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Compact SUVs : Does size matter?

| Updated on: Nov 12, 2015




The Mahindra TUV3OO and the Ford EcoSport are currently the only two competitors in the segment that is due to witness an explosion of new players

There are two reasons why more and more buyers want to consider a sports utility vehicle as the choice for their next car. The first is, of course, the urge to experiment and seek variety in their car ownership experience. “Want to upgrade from a premium hatch and don’t find the premium sedan segment exciting enough…so let me choose a compact SUV instead”.

The next reason why more and more buyers in the sub-Rs.10 lakh price category want to choose SUVs or at least cars styled like SUVs is because of their ground clearance. The promise of SUVs handling bad roads, speed breakers and flooded streets better than hatchbacks and sedans is a big draw, especially during this part of the year.

It is not surprising then that almost every car brand is ramping up its presence in the SUV segment and that too across price segments. The preference for SUVs is clearly trickling down to the affordable categories too and that is the reason why there are already a couple of SUV options in the sub-four-metre category and a flood of new vehicles in this size class are due out next year. In fact, 2016-17 could well be the year of the compact SUV.

Though there are a few sports styled vehicles currently in the market, we feel that these represent a fading phenomenon. More and more vehicles in the coming months will be smaller versions of true SUVs and not cranked up hatchbacks. Currently, the only models that really count in the sub-four-metre SUV category are the Mahindra Quanto and TUV3OO, and the Ford EcoSport.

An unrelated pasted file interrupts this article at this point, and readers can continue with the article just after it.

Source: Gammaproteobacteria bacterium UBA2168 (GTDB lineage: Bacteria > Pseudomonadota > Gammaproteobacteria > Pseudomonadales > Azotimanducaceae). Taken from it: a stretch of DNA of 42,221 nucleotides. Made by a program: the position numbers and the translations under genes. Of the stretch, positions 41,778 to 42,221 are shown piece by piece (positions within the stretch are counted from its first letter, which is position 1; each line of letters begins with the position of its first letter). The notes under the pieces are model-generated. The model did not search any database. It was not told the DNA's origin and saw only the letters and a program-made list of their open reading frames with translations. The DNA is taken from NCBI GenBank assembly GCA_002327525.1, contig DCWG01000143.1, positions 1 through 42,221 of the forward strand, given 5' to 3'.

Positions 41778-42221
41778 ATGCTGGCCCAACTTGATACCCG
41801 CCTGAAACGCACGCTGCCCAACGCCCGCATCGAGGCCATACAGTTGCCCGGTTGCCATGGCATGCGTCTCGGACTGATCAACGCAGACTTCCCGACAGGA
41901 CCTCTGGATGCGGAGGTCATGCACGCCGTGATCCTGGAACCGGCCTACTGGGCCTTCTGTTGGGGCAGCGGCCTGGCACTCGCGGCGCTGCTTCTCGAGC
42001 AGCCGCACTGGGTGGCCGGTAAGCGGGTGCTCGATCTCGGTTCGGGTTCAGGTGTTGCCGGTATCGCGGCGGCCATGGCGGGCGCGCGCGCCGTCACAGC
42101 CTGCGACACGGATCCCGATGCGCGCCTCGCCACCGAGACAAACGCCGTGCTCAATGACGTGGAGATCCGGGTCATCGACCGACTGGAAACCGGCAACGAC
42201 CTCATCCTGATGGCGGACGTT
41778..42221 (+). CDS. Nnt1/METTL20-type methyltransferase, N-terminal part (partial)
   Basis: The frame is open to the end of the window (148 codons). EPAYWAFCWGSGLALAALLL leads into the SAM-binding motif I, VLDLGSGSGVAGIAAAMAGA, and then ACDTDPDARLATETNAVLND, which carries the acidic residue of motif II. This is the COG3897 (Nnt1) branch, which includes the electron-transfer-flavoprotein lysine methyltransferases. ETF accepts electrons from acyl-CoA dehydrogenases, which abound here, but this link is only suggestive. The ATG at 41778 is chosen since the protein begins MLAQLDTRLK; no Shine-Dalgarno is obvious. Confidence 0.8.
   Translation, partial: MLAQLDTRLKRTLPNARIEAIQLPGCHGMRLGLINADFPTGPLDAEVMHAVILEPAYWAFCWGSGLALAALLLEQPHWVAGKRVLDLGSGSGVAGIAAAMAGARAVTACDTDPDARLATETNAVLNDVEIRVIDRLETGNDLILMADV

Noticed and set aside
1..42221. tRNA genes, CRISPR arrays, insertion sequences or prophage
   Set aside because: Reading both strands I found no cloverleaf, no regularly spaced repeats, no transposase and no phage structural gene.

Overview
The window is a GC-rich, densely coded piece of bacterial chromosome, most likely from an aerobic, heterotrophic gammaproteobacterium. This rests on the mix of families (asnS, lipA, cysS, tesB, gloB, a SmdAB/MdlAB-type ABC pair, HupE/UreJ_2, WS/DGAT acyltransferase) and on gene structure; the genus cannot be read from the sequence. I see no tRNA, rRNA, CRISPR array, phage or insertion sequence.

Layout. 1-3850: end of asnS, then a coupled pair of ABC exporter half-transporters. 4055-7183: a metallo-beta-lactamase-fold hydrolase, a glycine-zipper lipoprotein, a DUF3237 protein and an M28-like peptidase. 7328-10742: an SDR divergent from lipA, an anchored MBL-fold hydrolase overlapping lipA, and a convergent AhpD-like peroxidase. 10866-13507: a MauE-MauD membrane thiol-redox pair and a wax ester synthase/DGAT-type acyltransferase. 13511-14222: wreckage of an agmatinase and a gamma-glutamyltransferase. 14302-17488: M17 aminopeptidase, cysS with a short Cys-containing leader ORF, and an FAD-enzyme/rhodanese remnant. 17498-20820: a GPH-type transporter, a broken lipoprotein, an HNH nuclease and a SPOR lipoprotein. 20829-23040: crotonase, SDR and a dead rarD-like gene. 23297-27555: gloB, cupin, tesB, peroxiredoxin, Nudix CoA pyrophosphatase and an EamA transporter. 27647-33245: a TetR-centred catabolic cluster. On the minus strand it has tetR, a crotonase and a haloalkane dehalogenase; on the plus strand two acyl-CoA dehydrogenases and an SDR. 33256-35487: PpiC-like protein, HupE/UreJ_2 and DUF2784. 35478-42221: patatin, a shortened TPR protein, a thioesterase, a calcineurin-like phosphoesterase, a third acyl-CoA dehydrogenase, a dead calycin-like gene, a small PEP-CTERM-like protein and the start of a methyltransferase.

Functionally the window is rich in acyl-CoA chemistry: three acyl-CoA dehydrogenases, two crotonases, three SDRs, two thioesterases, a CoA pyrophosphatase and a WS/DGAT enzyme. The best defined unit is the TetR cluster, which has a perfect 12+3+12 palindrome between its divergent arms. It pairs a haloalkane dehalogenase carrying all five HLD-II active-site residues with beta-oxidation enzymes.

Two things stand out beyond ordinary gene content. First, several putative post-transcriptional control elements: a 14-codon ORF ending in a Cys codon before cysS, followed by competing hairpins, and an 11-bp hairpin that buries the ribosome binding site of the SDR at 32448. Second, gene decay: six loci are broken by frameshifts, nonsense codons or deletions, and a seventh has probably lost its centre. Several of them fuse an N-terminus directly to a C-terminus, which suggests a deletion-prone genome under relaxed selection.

The Mahindra Quanto is essentially a short-wheelbase version of the Xylo, and was born out of a need to quickly fit into the emerging compact SUV segment. So, while the Quanto’s execution and packaging wasn’t that interesting, the recently launched TUV3OO manages to tick all the right check boxes in terms of its overall focus on the buyers in the segment.


Inevitably, the TUV3OO and the EcoSport are the two primary competitors in the compact SUV segment, that is, until the flood arrives next year.

The TUV3OO is a brand new product for Mahindra – a new platform, a new chassis and a new powertrain. Its design is too close to some of Mahindra’s other vehicles, especially the Bolero. And sadly that is the reason why though the design sketches seemed more promising, given the fact that Italian design house Pininfarina was involved, the final product is much less exciting to look at.

It has decent road presence though, with a high shoulder line and dimensions that almost match large SUVs like the Tata Sumo, except for its length. The TUV3OO manages to maximise the sub-four-metre restriction fully to its advantage. In pictures it doesn’t look that big because of its wheels being pushed out to the extremities, and its almost nonexistent overhangs. This also translates into more space inside the vehicle both for passengers and for luggage.

The Ford EcoSport on the other hand does not leverage its exterior dimensions as well. Its wheelbase is a much lower 2,520mm (compared to TUV3OO’s 2,680mm) and its lower roof and lower width also means that the headroom and shoulder room are lesser than in the Mahindra compact SUV. The legroom in both the vehicles is similar in the first two rows and so the Ford doesn’t feel cramped for a 5-seater. But in the TUV3OO, Mahindra engineers have managed to actually squeeze in two jump seats at the rear, making it a 5+2 seater.